And when they’re not listening to prog rock, they’ll go for the bland corporate crap. Yes — U2 and, even more so, Dire Straits. Show me someone with the remixed deluxe edition of Brothers In Arms and I’ll show you someone who is a more nailed-on Tory voter than even David Cameron. All of the artists James Delingpole mentions, in an attempt to exculpate himself from the most appalling bad taste, veered towards prog rock in the end: Kate Bush, U2, Dire Straits, The Teardrop Explodes. The truth is, the upper middle classes don’t get the medium of rock music — which is fine. It is, as Roger Scruton once observed, a somewhat limited medium. But in which case, why pretend?

The second irony is that most of these bands are lefties. There are one or two right-wingish rock bands — Rush, Bachman Turner Overdrive, Lynyrd Skynyrd, Iggy Pop, sometimes David Bowie, previously Neil Young — but by and large it is an engagingly vacuous artform, if it is an artform at all, which lends itself to similarly vacuous left-wing politics. I have never heard a leftie rock song which convinced on an intellectual level, not even ‘Masters of War’ by Dylan or ‘Fortunate Son’ by Creedence Clearwater Revival. Wonderful songs though they may be.

I bet, after they’d done with the pig’s head, they listened to the Eagles.

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Show comments
  • blandings

    I’m no expert on rock after about 1970, but i didn’t realise that Dire Straits or U2 were prog. Boring yes but not prog. Oh well who cares.
    Never thought of Dylan as left-wing either. Cryptic and very cynical – Love the guy- The only real talent to emerge in my lifetime. I always thought of Masters of War as a re-working (he did a lot if that) of a version of Nottamun Town that was current at the time.
    Ah the time! Off to work.

    • Gilbert White

      Wot about dopeheads and their Tubular Bells? Five years of this and then they went out and bought the Classic Tubular Bells with LSO? This enabled Branson to keep just doing us.

      • blandings

        I haven’t listened to Tubular Bells. Well I’ve heard snatches obviously, but not in the sense of sitting down and listening to it in rapt enchantment.

        • Damaris Tighe

          We used to call them Tubular Balls. Bit pretentious & hasn’t survived the test to time. But I confess I did listen the whole way through & even bought an album, natch.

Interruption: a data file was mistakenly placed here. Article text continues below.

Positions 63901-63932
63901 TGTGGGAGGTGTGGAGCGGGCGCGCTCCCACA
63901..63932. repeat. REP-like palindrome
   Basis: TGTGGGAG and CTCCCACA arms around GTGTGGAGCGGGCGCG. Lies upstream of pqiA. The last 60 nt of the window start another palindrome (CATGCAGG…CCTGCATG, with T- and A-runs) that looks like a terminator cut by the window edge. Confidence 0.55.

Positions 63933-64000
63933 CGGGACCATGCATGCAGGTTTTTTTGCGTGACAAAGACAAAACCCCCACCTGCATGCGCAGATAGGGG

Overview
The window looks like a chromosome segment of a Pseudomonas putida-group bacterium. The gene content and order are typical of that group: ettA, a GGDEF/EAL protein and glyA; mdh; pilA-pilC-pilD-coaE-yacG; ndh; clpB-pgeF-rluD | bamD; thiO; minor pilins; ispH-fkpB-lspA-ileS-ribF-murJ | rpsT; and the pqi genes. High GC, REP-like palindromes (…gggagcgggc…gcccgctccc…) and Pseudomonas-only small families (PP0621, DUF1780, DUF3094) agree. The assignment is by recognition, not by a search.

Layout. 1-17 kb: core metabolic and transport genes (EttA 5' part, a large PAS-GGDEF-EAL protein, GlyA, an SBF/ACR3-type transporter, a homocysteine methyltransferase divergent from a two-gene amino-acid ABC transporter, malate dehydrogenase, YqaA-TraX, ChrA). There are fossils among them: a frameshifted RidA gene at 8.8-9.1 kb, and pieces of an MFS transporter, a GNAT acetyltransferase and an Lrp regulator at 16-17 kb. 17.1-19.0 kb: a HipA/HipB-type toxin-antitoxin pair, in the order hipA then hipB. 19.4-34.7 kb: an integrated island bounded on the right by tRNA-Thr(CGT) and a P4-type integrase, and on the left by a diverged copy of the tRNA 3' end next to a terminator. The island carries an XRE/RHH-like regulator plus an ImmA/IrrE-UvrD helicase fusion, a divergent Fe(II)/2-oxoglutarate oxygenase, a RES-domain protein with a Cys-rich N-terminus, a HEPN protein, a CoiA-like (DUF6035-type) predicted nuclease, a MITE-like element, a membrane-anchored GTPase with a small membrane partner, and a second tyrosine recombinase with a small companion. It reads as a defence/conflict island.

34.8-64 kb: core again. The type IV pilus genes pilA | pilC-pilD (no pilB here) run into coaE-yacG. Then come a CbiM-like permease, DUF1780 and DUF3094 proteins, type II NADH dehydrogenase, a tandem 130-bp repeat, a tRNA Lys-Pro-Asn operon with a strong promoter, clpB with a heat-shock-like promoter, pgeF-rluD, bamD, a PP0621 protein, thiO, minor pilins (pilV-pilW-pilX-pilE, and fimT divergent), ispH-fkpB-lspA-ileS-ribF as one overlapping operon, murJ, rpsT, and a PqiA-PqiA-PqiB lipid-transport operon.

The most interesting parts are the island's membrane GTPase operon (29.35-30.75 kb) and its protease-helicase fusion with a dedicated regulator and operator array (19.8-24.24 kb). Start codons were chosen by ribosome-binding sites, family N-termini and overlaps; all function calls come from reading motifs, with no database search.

• blandings

            So you wouldn’t recommend that I buy a copy now, just to complete my education?
            Here’s my kind of song.
            naive young chap trying to impress a woman by acting recklessly – well we’ve all been there.

            https://www.youtube.com/watch?v=wXfZLMk7gyA&list=PLknidvzcLCRF4Gnl87Tk-qjUFzpa7ibW7

          • Damaris Tighe

            Save yer money b, Tubular Balls was ‘new age music’. All tinkles & no balls.

          • blandings

            My little brother was into Tubular Bells along with Kate Bush which leads me neatly on to a music video
            https://www.youtube.com/watch?v=KmBaE7ozWow

            Great live act

          • Damaris Tighe

            OMG.

          • blandings

            Wot?
            Have you never done that?
            PS: Or were you referring to my little brother’s taste?

        • Hamburger

          I think you need to be stoned, or very very slow.

      • rodliddle

        Tubular Arse.

    • Kennybhoy

      “Never thought of Dylan as left-wing either.”

      He never was really.

      https://www.youtube.com/watch?v=tx_hm7brW8M

      • AJH1968

        Remember the soundtrack for Pat Garret and Billy the kid, mostly Dylan, loved the movie.

        • Kennybhoy

          Very cool. 🙂

      • Tron

        Dylan deliberately turned his back on the Lefties in Greenwich Village. Listen to Positively 4th Street.
        He is too individual to be part of a movement.
        He hated the Hippies as well

        • Kennybhoy

          Er, yes man, that is what “My Back Pages” illustrates… 😉

          “Positively 4th Street” os very cool. 🙂

    • rodliddle

      Dire Straits’ 3 and 4 albums were proggish. U2; the pomp made them prog, I reckon. Partly agree re Dylan, although until ’76 he was fashionably leftish.

  • Gilbert White

    Well she did look the colour a Strix aluco and it was pretend rape.

  • KingEric